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#16 of 37 OFFLINE   BrettB



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Posted January 13 2004 - 03:22 AM

Here is a good summary of the who directed Poltergeist situation.
Personally, I believe Spielberg did do some of the directing. Exactly how much? Who knows.

I don't believe Todd was commenting on quality, but rather on the number of blockbuster films in that early period.

#17 of 37 OFFLINE   Kevin Grey

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Posted January 13 2004 - 03:45 AM

Thanks for the link. I did some more searching on Google- now I'm surprised I'd never heard this before. I guess we'll never know but while Spielberg's hand is very evident throughout the production, from a cinematagraphy standpoint it doesn't feel like Spielberg to me.

#18 of 37 OFFLINE   andrew markworthy

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Posted January 13 2004 - 04:24 AM

Hmmm... I hate to be the dissenting voice, but I'm not sure about Spielberg. Let's get the obvious out of the way first - Duel, Jaws and ET are great movies, period. However, I find his later work over-indulgent and although brilliant in set pieces, overall I find it somehow lacking. I'm not saying Spielberg is bad, because he isn't. I can enjoy or at least tolerate his work (though AI was hard going). But I rarely come away from one of his movies feeling I've learnt anything new or that there has been a particularly insightful survey into a person's character. E.g. Schindler's List - do you *really* learn anything new about the Holocaust or the people caught up in it? It's an emotionally stirring movie, there's no doubt about that, but I can't see how you could make a movie on this topic without stirring emotions. However, the memories I have of it are little stylistic moments like the girl in the red dress or the cut to the concentration camp chimney. Is that *really* what I should find most memorable in a movie about the Nazi atrocities? The same goes for his other movies. There are great individual moments that have become iconic - the glass of water vibrating in Jurassic Park, the eyeball sequence in Minority Report, and so forth. But the movies in totality lack intellectual substance. I don't think in the long run Spielberg will be remembered as one of the cinema greats, as much as a purveyor of well-made but ultimately uninvolving movies. Sorry, this is a personal view only, and I'm not saying that it's better than anyone else's, but I do think a cogent dissenting case can be made.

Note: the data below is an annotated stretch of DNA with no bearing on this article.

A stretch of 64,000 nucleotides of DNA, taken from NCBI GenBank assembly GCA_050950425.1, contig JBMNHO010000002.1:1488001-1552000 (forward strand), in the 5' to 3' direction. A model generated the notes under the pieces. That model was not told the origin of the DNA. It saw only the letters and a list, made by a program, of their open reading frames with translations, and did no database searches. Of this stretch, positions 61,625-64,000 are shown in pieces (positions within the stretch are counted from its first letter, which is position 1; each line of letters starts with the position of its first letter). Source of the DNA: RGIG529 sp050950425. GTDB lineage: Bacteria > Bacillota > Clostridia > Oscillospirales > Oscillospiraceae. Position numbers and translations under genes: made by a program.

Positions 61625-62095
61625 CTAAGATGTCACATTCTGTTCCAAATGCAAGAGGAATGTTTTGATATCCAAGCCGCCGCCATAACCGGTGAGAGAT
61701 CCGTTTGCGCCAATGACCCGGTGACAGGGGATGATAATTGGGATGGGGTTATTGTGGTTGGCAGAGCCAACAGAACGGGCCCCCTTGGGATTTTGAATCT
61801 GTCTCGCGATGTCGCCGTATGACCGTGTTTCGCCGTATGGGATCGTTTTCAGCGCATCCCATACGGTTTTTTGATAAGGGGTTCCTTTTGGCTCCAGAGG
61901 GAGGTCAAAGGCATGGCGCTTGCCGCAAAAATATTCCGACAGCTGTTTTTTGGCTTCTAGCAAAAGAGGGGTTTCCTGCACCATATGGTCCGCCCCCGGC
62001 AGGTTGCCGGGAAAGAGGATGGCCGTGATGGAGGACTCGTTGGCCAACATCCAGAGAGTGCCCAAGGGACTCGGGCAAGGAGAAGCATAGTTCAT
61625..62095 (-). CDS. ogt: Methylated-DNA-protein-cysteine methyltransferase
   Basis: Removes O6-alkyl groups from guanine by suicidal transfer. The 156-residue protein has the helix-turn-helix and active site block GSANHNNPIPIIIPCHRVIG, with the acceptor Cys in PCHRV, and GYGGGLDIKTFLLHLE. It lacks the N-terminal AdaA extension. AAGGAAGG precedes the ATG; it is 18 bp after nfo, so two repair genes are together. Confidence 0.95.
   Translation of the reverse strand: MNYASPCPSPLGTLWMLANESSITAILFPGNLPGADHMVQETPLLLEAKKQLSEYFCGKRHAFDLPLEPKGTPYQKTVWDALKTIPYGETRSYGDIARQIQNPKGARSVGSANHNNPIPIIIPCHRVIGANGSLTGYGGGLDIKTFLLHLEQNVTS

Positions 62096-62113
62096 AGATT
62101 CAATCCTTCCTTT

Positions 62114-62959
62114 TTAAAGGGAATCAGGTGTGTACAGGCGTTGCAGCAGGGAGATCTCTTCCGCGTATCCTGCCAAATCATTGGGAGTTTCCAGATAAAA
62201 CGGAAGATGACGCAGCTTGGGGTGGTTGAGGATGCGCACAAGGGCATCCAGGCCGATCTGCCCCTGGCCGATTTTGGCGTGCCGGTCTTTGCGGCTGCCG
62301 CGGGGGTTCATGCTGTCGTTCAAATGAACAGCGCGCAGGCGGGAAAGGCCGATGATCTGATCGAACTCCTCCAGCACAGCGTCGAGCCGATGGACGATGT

#19 of 37 OFFLINE   Chad R

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Posted January 13 2004 - 05:11 AM

Then, Spielberg is far from his golden years being over. If we are to accept that his biggest hits were limited to the 80's , then we'd be forgetting all of his huge hits in the nineties, including his biggest grosser, "Jurassic Park" in 1993. Just about all of his output, with the minor exception of "Amistad" (which still performed well) was a $100 million grosser, and "Saving Private Ryan" was the largest grosser of 1998. So his box office performance has remained consistent.

#20 of 37 OFFLINE   Seth--L



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Posted January 13 2004 - 05:13 AM

Spielberg has been making the same movie for the last 25+ years: stories about estranged parent-child relationships. Yawn. I see there being nothing particularly noteworthy about some of his most acclaimed films of the '90s. Not only is Schindler's List a reductionist view of the Holocaust, but leave it to Spielberg to tell the one Holocaust story where people live (and of course he needs to insert the big weepy speech by Schindler at the end about how he could have sold his ring to buy 5 more Jews when in real life he fled the country with suitcases full of money, and later mettled down the ring he was given for cash; but of course these facts would have interefered with his simply story of redeption). The film also feels like a copy-and-paste job of 50s Polish Holocaust films - lost of shots just lifted from other films. Then there is Saving Private Ryan which is a pure clone of '40s WWII films: a diverse group of Americans coming together and overcoming their differences to defeat a common cause. And obviously Spielberg added some graphic violence.